These are fans of the Mets. As you can see, they’re of all ages. Behold the anguish, together with expectation in the photo? Welcome to Metland.
The Mets, as you may have gathered, cause me anguish and despair every time I write about them. I see no silver lining in virtually everything they do – and to make it worse – everything they don’t do.
But the thing that amazes me is the loyalty of your average fan of the Mets. Purportedly, I try to explain “the truth” about the team, but then Mets fans keep coming back in comments they write with a sustained feeling of hope, seeing an upside through the fog of what is judged by most in baseball to be a colossal dysfunction within the Mets organization.
Mets fans are not masochists who like to get beat up nearly every season. And it would easy to believe the Mets fan base is composed of middle-class citizens who are condemned and used to getting beat up. It comes every day from their boss, the taxes that come due, the schools that don’t teach, and for most, having to live in the unforgiving suburbs of New York City in places like Brooklyn, Queens, and Long Island.
Mets fans look precisely like the ones pictured above. And there is a beauty in the presence of these fans who came to Citi Field to the tune of 2.2 Million in 2017, which is right in the middle of all 30 major league teams. And you can’t help but feel, four million would come with a team in the hunt.
There are mets fans and then there are Mets Fans. I confess to being one of those mets fans who jumped from the third-base dugout after the third out of the 1969 World Series at Shea Stadium. Amid a throng of idiots, fortified by Budweiser (myself included), making our way to the infield where we snatched up clumps of infield grass as a “souvenir”, there was little or no appreciation for what the team had accomplished, only that there was a party in New York that day, and we were compelled to be there.
No, we’re talking mainly about Mets Fans, who year to year speak about their team, not with bravado, but more likely with a hope that players like Michael Conforto will bloom into the face of the Mets, and Jacob deGrom will perform magic on the mound once again.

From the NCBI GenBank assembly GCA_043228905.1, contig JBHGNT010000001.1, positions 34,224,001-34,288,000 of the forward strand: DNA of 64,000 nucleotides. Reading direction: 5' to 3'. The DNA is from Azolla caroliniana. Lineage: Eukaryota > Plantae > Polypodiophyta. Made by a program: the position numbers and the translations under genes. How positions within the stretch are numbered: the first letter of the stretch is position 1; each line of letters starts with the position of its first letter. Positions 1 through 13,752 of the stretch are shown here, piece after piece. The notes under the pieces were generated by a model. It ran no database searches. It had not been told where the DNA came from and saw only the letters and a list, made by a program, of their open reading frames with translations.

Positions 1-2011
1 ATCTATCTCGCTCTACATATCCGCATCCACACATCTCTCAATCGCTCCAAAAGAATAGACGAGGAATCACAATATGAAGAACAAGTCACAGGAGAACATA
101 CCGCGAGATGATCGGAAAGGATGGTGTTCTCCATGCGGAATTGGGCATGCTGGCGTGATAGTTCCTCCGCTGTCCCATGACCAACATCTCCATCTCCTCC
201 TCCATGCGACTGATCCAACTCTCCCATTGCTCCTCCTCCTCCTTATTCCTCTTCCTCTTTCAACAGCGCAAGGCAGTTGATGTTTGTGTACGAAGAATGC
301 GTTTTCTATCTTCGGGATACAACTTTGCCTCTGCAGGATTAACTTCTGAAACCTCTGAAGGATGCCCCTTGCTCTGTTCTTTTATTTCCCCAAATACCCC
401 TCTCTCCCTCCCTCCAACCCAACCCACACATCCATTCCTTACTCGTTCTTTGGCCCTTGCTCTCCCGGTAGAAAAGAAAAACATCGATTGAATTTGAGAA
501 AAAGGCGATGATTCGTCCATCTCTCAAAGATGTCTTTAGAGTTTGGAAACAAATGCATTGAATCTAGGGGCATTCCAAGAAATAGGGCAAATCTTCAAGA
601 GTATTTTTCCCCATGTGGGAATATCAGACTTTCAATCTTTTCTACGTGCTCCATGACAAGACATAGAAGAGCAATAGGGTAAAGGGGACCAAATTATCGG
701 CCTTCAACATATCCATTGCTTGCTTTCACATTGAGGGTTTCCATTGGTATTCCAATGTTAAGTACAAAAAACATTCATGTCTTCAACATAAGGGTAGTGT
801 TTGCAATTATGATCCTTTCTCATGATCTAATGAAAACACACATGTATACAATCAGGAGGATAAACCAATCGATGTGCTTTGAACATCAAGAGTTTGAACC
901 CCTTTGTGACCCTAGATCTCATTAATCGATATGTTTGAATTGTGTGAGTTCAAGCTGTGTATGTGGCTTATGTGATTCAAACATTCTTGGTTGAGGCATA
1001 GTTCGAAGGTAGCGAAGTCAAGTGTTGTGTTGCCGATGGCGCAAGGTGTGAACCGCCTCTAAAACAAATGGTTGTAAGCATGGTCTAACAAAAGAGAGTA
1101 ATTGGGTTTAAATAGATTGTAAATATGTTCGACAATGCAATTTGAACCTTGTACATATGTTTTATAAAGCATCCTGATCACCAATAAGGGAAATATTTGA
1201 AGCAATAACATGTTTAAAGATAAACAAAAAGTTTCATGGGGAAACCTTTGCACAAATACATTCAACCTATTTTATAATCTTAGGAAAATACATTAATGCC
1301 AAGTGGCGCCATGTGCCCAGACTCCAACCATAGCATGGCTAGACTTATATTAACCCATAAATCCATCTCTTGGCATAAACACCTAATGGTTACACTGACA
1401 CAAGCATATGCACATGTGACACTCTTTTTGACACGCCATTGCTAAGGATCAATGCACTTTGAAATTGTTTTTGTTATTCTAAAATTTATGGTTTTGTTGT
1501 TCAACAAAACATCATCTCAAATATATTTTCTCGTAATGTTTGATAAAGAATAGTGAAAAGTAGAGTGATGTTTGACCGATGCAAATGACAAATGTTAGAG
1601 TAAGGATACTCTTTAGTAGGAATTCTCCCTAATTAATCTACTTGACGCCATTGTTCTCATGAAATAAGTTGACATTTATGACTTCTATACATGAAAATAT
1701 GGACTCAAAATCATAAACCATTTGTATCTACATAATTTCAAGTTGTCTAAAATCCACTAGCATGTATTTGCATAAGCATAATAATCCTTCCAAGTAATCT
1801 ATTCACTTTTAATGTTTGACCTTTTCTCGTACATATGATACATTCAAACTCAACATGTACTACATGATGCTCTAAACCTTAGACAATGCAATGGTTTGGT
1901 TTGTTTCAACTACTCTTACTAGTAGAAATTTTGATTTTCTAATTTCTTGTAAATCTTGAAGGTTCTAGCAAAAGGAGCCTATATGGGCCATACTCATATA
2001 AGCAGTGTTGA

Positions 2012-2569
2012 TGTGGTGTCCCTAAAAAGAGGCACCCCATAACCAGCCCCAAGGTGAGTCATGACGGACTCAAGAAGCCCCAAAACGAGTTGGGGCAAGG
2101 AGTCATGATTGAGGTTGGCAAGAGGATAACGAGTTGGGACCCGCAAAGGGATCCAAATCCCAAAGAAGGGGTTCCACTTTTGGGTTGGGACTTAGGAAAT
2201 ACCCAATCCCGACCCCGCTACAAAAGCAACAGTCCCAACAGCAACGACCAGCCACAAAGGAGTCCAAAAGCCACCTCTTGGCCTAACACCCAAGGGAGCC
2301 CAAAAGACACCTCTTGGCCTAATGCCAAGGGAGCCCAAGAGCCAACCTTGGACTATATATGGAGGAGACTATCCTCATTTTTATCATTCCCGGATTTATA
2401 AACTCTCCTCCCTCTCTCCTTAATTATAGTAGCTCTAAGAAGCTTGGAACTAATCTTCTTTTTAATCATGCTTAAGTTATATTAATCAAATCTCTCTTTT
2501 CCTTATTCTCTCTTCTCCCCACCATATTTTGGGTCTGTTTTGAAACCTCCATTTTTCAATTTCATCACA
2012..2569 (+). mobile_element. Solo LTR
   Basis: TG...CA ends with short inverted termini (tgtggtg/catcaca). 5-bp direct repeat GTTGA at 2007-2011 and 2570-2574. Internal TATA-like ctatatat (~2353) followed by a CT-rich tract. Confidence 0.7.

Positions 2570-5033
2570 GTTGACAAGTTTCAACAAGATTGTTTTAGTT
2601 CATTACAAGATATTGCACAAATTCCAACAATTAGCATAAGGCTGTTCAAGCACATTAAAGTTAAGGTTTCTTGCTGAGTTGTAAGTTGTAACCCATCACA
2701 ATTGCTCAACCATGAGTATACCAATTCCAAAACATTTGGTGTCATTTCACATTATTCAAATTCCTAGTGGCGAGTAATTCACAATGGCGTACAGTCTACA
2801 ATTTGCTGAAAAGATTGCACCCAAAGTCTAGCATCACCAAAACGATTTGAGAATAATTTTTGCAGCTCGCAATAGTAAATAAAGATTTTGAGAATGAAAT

Mets fans embrace a Matt Harvey as though he were a lost child, hoping someday he will be brought into the fold. In contrast, mets fans follow Harvey on Page Six of the New York Post, tracking and ridiculing his escapades on the streets of Manhattan.
Mets fans continue to believe that one day the Wilpons will see the light, opening their checkbook to field a team of All-Stars at every corner of the playing field. Not so with mets fans who don’t believe anything about the Wilpons, so why bother hoping for a change that will never come.
The drama is fortified by the Evil Empire, which claims its territory in the Bronx and Yankee Stadium, twenty minutes across a bridge of your choice from Citi Field. With the passing of George Steinbrenner, the Yankees are no longer free spenders, but they spend enough, for instance, to employ some of the best in baseball to manage their farm system, reaping their rewards later.
Mets Fans watch in anticipation when the Mets do spend money to sign a big name free agent. Often, hopes are crushed when a Yoenis Cespedes, Jay Bell, or a Bobby Bonilla underperform, creating the once-bitten twice shy aura surrounding the team. Bonilla, by the way, still receives a check from the Mets for a cool $1 million every July 1st, and that will continue until 2035.
Mets fans hope that a Manny Machado will turn out differently if he’s signed by the Mets, while mets fans snicker that he won’t, but are still ready to hop on the bandwagon anytime things point up.
Fans of the Cubs and Red Sox lived through torturous decades of losing, and the Seattle Mariners have yet to claim a title after 31 years in the league.
Mets fans see no comfort in that, and somehow, with hope beyond hope, believe the 2019 version of the New York Mets will claim a Wild Card spot, with visions of 2015 dancing in their heads. I hope so too.
Written by Steve Contursi, Editor
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